This Is How You Lose The Time War [Amal El-Mohtar, Max Gladstone]

Date Started: 31 May, 2021

Date Completed: 19 June, 2021

Source: Amazon India Kindle Store

Goodreads summary:

Among the ashes of a dying world, an agent of the Commandant finds a letter. It reads: Burn before reading.

Thus begins an unlikely correspondence between two rival agents hellbent on securing the best possible future for their warring factions. Now, what began as a taunt, a battlefield boast, grows into something more. Something epic. Something romantic. Something that could change the past and the future.

Except the discovery of their bond would mean death for each of them. There’s still a war going on, after all. And someone has to win that war. That’s how war works. Right?

Goodreads: This Is How You Lose The Time War

Notes:

  • This is built around the concept of two rival factions? civilisations? Let’s just say great powers – that are both trying to defeat each other by sending time travelers into the past to change history to suit themselves. Well, that itself is new for me. Usually I’ve only come across one evil empire doing that followed by a hero trying to change it back. Both sides nakedly and unapologetically changing it to suit themselves is not something I’ve encountered before. But that might say more about me than about the book.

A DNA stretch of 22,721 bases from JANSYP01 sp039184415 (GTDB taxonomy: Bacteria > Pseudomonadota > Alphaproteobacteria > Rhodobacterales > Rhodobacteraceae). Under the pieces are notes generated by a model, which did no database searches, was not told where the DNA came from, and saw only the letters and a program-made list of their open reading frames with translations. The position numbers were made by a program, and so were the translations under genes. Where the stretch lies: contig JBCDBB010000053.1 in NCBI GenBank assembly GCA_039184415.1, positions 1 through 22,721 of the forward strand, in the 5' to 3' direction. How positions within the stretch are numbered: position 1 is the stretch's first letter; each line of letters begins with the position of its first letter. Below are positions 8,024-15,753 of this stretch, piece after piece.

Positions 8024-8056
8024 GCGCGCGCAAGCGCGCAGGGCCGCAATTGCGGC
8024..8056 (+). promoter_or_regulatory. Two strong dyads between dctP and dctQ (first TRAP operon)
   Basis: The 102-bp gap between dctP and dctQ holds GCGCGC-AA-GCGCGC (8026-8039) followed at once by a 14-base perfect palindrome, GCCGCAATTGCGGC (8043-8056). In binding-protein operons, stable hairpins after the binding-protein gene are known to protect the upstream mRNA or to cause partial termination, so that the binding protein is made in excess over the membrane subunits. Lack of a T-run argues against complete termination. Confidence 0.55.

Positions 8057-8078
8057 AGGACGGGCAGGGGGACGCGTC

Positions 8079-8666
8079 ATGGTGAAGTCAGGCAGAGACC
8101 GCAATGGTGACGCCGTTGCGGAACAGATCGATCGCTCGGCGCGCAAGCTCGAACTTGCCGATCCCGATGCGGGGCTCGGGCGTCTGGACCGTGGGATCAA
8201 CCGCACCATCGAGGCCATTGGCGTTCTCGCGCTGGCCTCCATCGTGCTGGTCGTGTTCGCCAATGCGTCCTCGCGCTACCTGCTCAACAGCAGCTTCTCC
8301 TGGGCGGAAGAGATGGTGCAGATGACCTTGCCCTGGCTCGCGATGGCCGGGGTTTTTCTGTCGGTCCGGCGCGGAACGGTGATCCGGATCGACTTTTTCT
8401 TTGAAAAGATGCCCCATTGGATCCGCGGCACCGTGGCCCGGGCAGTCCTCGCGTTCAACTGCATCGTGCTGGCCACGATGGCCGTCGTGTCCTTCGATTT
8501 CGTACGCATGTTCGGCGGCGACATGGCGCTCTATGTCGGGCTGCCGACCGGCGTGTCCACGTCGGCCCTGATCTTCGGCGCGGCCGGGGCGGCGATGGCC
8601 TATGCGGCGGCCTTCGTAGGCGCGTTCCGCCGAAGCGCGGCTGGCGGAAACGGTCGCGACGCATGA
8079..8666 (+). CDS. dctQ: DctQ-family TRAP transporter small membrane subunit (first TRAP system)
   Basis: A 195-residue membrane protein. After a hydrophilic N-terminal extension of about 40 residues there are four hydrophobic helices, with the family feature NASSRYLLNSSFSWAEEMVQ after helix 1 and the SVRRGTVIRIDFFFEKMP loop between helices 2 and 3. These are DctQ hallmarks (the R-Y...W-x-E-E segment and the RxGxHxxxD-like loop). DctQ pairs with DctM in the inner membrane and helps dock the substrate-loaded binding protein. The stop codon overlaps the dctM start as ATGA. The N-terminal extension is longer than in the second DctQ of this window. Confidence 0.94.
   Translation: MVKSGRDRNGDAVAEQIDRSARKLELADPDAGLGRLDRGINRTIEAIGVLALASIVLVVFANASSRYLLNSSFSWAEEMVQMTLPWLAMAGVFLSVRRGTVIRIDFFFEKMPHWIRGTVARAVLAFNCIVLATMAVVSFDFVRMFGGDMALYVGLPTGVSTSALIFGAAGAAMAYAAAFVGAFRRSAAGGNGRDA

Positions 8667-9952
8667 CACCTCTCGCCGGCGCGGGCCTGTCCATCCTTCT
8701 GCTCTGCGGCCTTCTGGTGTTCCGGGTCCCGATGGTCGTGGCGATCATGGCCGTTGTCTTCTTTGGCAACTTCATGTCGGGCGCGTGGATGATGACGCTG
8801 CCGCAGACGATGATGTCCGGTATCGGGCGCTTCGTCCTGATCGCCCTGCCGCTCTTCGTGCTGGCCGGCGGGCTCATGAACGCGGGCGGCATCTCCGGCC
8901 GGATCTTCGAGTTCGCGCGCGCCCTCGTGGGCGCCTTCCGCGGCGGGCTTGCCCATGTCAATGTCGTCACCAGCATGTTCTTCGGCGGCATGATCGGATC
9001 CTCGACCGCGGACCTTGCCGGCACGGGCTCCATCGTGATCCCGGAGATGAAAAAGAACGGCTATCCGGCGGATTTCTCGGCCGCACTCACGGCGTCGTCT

• It’s plot light, and epistolary. The two most skilled agents on each side of the war keep writing to each other, first out of rivalry, and then out of affection.
  • There are two marvelous things about the book – the medium chosen for the letters (a frog could be a letter, a tree could be a letter – you eat it or burn it and get the message from the smoke). What a triumph of imagination. The other is the language of the letters themselves – it’s playful, punning, full of references and cross references.
  • It would have probably worked best not as a one-sitting read, but as a book to dip into one letter at a time. Unfortunately, it hit a sour spot for me – not enough plot to be a book to read through in one go, not distracting myself with any other books, but also just enough plot that reading one letter at a time made me lose my thread.
  • Again, that probably says more about me and my indiscipline in reading poetry, than about the book.

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